As I told a group of law students last week, the practice of law is an honored profession and an essential part of one of the three branches of government. But, at the same time, a law firm is a business. It has income and expenses. One goal is to make a profit for the owners (or partners.)

Given the tough economic times, the July/August 2012 issue of Law Practice Magazine, the "Law Firm Profitability Issue," should be required reading for about every lawyer in private practice. The cover story is The New Normal: Restoring Profitability by Arthur G. Greene, who has spent much of his professional career consulting with law firms.

Arthur G. Greene is our guest on our new Digital Edge podcast "The New Normal." He discusses how to address today's economy by using existing resources, the importance of determining your firm's revenue capacity and the rise of alternative billing. Arthur is a soft-spoken individual with an immense store of knowledge. I will admit to being a bit skeptical when he discussed revenue capacity as it is somewhat of measure of perfection that cannot be reached. But he did convince me and he may prove convincing to you. We hope you enjoy the podcast.

Sometimes a theme issue of a magazine may reflect a cover story and another feature. The Law Practice Profitability issue has five articles directly relating to profitability, two on alternative billing and others that indirectly relate to profitability. These include Increase Profit by Decreasing Costs by K. William Gibson, Accelerating Receivables for Greater Profitability by Kevin C. Harris and Allison Renaud, 15 Proven Profitability Techniques by Joel A. Rose and Profiting When the World Is Flat by Karen MacKay and Stephen Mabey.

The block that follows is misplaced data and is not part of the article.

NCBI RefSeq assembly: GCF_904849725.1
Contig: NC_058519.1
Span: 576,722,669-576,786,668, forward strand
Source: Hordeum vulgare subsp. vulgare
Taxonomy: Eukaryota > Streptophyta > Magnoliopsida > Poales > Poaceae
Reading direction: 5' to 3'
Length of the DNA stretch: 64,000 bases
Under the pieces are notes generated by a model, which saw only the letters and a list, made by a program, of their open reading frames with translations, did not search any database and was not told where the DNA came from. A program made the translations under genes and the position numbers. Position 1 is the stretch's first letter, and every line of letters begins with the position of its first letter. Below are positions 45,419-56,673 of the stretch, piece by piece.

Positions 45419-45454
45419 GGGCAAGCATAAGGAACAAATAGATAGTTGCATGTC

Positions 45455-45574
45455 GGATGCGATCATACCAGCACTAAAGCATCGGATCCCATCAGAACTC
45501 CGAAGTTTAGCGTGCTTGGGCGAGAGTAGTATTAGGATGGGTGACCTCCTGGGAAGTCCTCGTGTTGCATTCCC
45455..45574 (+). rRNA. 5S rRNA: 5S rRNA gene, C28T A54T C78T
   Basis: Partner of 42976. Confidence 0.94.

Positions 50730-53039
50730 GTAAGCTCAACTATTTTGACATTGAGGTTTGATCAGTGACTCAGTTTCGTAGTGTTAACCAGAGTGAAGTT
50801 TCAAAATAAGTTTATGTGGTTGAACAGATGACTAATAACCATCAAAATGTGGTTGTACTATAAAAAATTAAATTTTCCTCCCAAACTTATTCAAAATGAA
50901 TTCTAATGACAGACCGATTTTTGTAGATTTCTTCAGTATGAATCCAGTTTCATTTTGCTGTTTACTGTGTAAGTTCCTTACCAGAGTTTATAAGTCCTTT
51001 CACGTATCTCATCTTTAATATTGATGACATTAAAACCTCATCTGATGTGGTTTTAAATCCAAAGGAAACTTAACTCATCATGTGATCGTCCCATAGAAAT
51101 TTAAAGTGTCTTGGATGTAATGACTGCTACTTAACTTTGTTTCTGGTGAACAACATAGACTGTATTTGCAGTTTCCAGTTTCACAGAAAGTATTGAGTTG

I also note two articles of special personal interest to me: A Case for Alternative Billing is by Mark A. Robertson, a fellow Oklahoma lawyer and my co-author on the book, Winning Alternatives to the Billable Hour, 3 ed. and Choose the Right Case Management Software by Erik Mazzone, the director of Center for Practice Management at the North Carolina Bar. It is going to be an ongoing challenge to be more efficient in the upcoming years and I think getting case management software or signing up for a cloud-based alternative is critical.